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“Is A Basketball A Lethal Weapon?” And “Is Pulling Up Your Shorts A Fighting Stance?” Among Stupid Questions At Issue In Ja Morant Hearing

3:48 PM EST on December 12, 2023

Ja Morant demonstrates check ball situation for his attorney.
Screenshot: WMC-TV

Ja Morant doesn't dispute that he punched a teenager at a pickup basketball game the Grizzlies star hosted at his family home in the summer of 2022. The punched teen, Joshua Holloway, 17 years old at the time of the incident, sued Morant last September. Morant filed a countersuit this April, accusing Holloway of assault, battery and slander. Morant's legal team is now arguing that the case should be dismissed under Tennessee's "self-defense immunity" statute, which a Shelby County Circuit judge ruled last month could apply to a civil suit.

Morant is serving out the final week of his 25-game suspension for flashing a gun in an Instagram Live video. But he squeezed some drills in on Monday at the civil immunity hearing, where he educated the courtroom on the assorted codes and risks of pickup basketball, complete with demonstrations. The hearing promised thrilling action from the start. Reporters covering the case noticed each legal team walk into the courtroom with their own basketball. Keenan Carter, Morant's lawyer, brought a Grizzlies-branded ball, black and white with gold seams. Rebecca Adelman, an attorney for Holloway, went old-school with an orange Spalding.

In his testimony, Morant described a typical pickup game at "211," the address of the house next door to his, where his parents and sister now live. (Morant previously lived in 211, he said, which is why the Morant family's full-sized basketball court is there, and not at his current residence, 220.) "I think the word that we use now is a vibe," he said. Music played, the assembled friends and/or local teens could grab drinks from a cooler stocked with water and Powerade, and Morant's parents served a meal to everyone at the end of the night. "Pickup," Morant explained to Judge Carol Chumney at Carter's request, "is, I would say, kind of similar as a normal NBA game or organized basketball game. It's just kind of held different. I feel like the only difference is, it's no referees, so you pretty much call your own fouls. You actually set a target score for the winner. You have rules when it's a tie, when it's close to winning. Then you have check ball situations that pretty much happens at any dead ball, so foul call, ball go out of bounds, someone get hurt, pretty much all that stuff."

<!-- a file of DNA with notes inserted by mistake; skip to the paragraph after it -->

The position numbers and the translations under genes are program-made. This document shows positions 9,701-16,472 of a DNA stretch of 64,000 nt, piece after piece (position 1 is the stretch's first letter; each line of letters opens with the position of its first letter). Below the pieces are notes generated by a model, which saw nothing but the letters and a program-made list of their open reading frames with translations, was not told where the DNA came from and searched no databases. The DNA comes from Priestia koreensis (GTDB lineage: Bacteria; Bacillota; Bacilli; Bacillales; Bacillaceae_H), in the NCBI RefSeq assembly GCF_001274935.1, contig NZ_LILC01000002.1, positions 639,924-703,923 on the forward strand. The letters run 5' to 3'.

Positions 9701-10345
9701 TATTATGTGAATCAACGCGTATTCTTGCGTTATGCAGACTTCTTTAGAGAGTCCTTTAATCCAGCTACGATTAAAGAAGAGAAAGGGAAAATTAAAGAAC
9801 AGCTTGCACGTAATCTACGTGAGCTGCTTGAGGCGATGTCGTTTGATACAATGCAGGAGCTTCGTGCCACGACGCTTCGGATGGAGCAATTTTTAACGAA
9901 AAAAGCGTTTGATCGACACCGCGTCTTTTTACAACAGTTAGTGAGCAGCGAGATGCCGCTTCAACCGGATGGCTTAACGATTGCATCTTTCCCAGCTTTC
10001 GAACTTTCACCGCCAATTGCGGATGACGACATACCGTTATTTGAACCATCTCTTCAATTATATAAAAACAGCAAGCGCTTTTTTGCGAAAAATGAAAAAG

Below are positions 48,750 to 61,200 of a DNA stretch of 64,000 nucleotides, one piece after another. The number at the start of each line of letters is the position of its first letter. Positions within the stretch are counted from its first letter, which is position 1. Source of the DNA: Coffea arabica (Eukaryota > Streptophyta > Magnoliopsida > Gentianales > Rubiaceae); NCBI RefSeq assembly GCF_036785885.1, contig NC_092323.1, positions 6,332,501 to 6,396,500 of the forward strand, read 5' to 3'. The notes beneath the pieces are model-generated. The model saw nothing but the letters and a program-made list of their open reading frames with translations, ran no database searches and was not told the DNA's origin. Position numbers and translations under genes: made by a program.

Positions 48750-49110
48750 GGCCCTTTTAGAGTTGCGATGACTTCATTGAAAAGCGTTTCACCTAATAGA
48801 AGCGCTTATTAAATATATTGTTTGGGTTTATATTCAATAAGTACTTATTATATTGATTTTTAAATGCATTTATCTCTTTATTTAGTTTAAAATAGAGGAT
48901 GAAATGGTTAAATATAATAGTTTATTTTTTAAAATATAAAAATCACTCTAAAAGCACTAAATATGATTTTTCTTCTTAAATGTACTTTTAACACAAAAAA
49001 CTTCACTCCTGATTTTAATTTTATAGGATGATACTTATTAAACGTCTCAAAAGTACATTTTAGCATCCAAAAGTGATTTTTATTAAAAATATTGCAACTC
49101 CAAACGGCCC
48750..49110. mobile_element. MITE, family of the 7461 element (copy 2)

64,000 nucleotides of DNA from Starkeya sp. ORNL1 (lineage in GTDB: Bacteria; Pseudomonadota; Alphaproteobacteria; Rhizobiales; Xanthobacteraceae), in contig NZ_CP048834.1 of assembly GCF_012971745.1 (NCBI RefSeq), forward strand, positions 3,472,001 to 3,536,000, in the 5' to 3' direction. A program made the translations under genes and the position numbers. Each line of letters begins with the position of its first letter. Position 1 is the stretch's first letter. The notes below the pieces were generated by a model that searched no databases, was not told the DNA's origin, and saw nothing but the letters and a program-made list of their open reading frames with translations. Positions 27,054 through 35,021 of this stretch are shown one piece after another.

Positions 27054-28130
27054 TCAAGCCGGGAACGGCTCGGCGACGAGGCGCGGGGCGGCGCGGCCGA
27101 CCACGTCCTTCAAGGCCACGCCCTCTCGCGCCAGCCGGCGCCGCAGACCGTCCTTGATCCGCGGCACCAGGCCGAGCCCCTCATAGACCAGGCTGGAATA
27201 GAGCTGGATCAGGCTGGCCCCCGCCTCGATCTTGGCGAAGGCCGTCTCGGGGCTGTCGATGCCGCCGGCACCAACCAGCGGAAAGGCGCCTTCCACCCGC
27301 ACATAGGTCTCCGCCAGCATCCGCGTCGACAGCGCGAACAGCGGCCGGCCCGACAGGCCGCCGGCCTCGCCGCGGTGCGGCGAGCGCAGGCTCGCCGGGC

Check ball etiquette is the very silly matter in question, and the focus of Morant's testimony, which I have transcribed in small part here:

Carter: Why do you check the ball? What's the purpose of it?

Morant: Pretty much just to make sure everybody's ready to go, ready to play before you resume the game.

Carter called on Morant to demonstrate, handing him the Grizzlies basketball, and asking him some questions about the logistics of checking the ball before the two exchanged chest passes.

Carter: I'm assuming I'm guarding you. Once you throw the ball at me, what should I do?

Morant: You should turn to look and make sure everybody's ready on the court, especially your teammates.

Carter: I should just check. That's why it's called a check ball?

Morant: Yeah.

[...]

Carter: So at 211, once I play the ball back to you, is it live or do you have to pass it to a teammate?

Morant: At 211, we pass it to a teammate.

Carter: How do you normally—bounce pass? Chest pass?

Morant: You can do it either way. Bounce pass or chest pass.

Morant said later on the stand that Holloway did it neither way in the moments before the punch. The teen had been guarding him that day and seemed frustrated by the way the games had been going, Morant said. When it was time for Holloway to check to start a new game, he instead placed the ball at Morant's feet, which Morant considered a sign of disrespect. Morant rolled the basketball to Holloway, who rolled the basketball back to Morant. Morant then chest-passed the ball to Holloway, and Holloway lobbed the ball into the left side of Morant's face. "Getting hit in the face with a basketball hurts," Morant's countersuit says. "For a professional point guard like Mr. Morant, an injury to the eyes or nose could be career ending." Morant said that when Holloway made no attempt to apologize for the hard pass, Morant asked him, "What you on?" and Holloway pulled up his shorts. "Him pulling up his shorts, where I'm from, that's a fighting stance," Morant said. And so, as the countersuit says, Morant "hit Counter-Defendant once in self-defense, attempting to protect both his person and his career."

In her cross-examination, Adelman asked Morant whether a basketball was "a lethal weapon," requiring some kind of defense from Morant. She set up her own check ball demonstration, and Morant walked her through the incident again. Per the Memphis Commercial Appeal's account, Adelman repeated the passing sequence, each time faster than the last. She committed to the bit by then asking Morant to punch her, which he declined to do.

Adelman had been feeling it since her opening statement, when she demonstrated "the type of force that came at Holloway" by sharing an image of Morant dunking over Kevin Love and playing a highlight video of Morant's best dunks. "Look at that arm," she said. "That’s what he does, Your Honor."

The hearings continue today and Wednesday, with some of Morant's relatives and Holloway expected to testify. If the suit is not dismissed, a trial could begin in April.

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